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Cross-Cultural Equivalence of Price Perceptions Across American, Chinese, and Japanese Consumers . Juan (Gloria) Meng, Minnesota State University, Mankato Suzanne A. Nasco, Southern Illinois University at Carbondale. BEHAVIORAL PRICING CONFERENCE Sep. 19-20, Philadelphia, PA.

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cross cultural equivalence of price perceptions across american chinese and japanese consumers

Cross-Cultural Equivalence of Price Perceptions Across American, Chinese, and Japanese Consumers

Juan (Gloria) Meng, Minnesota State University, Mankato

Suzanne A. Nasco, Southern Illinois University at Carbondale

BEHAVIORAL PRICING CONFERENCE

Sep. 19-20, Philadelphia, PA

introduction
Introduction
  • Why “price perception”?
    • Economics Approach
    • Behavioral Science Approach
  • Why these three cultures?
    • The U.S. and Japan are the world’s largest consumer markets.
    • China will be at least the third largest consumer market by 2025 (McKinsey group, 2006)
price perception lichtenstein ridgway and netemeyer 1993
Price Perception (Lichtenstein, Ridgway, and Netemeyer, 1993).
  • Negative
    • Value Consciousness
    • Price Consciousness
    • Coupon Proneness
    • Sale Proneness
    • Price Mavenism
  • Positive
    • Price-Quality Schema
    • Prestige Sensitivity
cross cultural differences in price perceptions
Cross-Cultural Differences in Price Perceptions
  • Tests of Existence of Lichtenstein et al. (1993) Constructs
  • Stringent Tests of Measurement Invariance of Lichtenstein et al. (1993) Constructs
objectives
Objectives
  • to test the external validity (generalizability) of Lichtenstein et al. (1993)’s price perception model in different cultural settings
  • to gain insights about how price perception factors differ across cultures
  • to examine the mean differences across cultures on the five price perception constructs
hypotheses steenkamp and baumgartner 1998
Hypotheses (Steenkamp and Baumgartner,1998)
  • Hypothesis 1: The constructs of price perception in Lichtenstein et al. (1993)’s model also exist cross-culturally: the same number of price constructs emerge for consumers in all cultures and the scale variables load on the same constructs for all cultures.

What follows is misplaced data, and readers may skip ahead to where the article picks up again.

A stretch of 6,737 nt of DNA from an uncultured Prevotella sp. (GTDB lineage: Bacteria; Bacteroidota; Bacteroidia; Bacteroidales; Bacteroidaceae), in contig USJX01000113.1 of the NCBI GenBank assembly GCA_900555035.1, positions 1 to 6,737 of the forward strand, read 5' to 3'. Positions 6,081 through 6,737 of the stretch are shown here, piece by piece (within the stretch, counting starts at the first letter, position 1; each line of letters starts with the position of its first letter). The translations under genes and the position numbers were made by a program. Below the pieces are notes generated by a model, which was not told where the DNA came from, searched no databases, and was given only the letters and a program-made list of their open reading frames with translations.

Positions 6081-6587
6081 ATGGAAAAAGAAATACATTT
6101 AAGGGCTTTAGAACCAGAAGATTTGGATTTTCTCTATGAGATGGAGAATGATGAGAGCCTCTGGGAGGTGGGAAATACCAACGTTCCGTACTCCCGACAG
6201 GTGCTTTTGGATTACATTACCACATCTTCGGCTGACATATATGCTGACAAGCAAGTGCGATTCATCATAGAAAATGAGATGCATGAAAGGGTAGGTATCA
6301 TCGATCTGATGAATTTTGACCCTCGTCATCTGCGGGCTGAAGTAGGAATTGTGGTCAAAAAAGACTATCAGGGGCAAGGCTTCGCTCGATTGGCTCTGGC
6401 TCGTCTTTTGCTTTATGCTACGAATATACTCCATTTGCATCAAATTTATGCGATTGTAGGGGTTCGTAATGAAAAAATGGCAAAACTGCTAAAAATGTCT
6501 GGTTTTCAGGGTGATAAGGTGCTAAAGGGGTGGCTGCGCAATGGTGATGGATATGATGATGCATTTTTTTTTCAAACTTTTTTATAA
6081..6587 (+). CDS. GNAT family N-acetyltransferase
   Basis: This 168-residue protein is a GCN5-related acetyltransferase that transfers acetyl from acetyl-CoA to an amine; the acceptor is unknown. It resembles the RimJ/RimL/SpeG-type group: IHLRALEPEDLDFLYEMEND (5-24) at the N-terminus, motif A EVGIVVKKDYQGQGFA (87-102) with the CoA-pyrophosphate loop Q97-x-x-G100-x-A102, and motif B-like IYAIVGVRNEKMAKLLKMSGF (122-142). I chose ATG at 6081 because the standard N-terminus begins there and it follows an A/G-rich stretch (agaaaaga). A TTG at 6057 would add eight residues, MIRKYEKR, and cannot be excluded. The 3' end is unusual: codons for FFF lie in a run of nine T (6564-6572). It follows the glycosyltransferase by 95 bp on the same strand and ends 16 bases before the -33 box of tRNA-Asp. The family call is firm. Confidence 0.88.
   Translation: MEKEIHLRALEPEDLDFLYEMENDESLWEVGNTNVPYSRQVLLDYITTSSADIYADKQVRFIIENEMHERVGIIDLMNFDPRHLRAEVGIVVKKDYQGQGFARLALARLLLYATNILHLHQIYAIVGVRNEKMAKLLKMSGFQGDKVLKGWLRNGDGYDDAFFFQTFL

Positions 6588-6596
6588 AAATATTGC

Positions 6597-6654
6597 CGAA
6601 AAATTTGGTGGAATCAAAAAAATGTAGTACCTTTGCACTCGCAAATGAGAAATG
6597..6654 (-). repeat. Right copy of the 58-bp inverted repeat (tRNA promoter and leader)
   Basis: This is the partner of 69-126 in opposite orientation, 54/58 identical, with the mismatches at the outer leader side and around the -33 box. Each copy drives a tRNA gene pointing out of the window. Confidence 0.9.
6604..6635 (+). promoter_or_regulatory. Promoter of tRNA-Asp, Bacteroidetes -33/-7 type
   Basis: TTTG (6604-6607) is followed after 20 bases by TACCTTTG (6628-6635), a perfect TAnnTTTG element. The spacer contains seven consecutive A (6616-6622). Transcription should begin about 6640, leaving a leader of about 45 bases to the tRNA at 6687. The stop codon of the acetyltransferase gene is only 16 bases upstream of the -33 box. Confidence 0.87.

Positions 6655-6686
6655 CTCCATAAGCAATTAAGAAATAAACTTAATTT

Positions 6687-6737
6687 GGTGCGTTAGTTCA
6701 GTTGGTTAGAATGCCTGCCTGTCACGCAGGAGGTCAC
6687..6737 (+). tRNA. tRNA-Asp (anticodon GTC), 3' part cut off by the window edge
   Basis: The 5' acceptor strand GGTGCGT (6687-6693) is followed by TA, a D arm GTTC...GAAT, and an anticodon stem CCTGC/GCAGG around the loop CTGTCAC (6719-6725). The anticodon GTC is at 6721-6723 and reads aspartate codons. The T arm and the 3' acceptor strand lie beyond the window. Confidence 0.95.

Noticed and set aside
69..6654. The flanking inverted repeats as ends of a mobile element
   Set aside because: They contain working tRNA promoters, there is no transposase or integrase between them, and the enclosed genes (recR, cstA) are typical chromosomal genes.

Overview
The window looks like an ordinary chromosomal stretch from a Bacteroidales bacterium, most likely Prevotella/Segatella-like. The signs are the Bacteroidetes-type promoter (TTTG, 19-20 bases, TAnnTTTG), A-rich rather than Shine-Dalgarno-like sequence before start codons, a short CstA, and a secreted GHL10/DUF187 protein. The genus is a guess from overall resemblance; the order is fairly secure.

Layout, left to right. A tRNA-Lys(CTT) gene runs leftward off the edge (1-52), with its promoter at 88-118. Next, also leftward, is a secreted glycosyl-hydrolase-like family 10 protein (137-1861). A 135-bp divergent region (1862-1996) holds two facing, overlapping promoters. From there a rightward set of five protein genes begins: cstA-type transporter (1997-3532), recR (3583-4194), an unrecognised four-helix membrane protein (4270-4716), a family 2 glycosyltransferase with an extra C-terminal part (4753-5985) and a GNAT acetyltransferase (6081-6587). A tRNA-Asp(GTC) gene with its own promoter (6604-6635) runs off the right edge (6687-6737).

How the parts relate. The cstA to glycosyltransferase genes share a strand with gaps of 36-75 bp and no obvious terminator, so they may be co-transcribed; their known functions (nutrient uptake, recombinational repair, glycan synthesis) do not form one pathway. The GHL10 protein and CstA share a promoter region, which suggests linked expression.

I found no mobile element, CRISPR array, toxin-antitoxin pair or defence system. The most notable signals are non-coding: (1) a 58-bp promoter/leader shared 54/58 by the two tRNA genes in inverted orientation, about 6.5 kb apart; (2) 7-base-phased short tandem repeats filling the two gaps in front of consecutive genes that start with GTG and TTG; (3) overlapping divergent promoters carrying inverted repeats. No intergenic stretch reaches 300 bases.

• Hypothesis 2: The loadings between the indicators and the latent constructs are the same for consumers across all cultures.
  • Hypothesis 3: The correlations of error between any two indicators in the price perception model are invariant across cultures.
  • Hypothesis 4: The correlations between latent variables are equivalent in different cultural groups.
  • Hypothesis 5: The variances of latent variables are equal between different cultures.
m ethodology
Methodology
  • Measurement
  • Questionnaire Translation and Validation
  • Data Collection
mean price perception subscale differences across cultures

4

3.8

3.6

3.4

3.2

3

2.8

2.6

2.4

2.2

2

VALUE

PRICE

SALES

QUALITY

PRESTIGE

Price Perception Subscales

Mean Price Perception Subscale Differences across Cultures
conclusions
Conclusions
  • Price perception constructs—exist across cultures.
  • Measurement model—invariant (partially) across cultures.
  • Means of price perception factors
    • No significant differences on the value and quality subscales
    • Significant differences on price sensitivity, prestige sensitivity, and sales proneness
    • Chinese consumers were significantly more sensitive to price and prestige.
    • U.S. respondents had higher sales proneness
contributions
Contributions
    • Theoretical
    • Methodological
    • Managerial
  • Limitations
    • Student Samples
    • Other relevant factors (e.g., Country-of-Origin)
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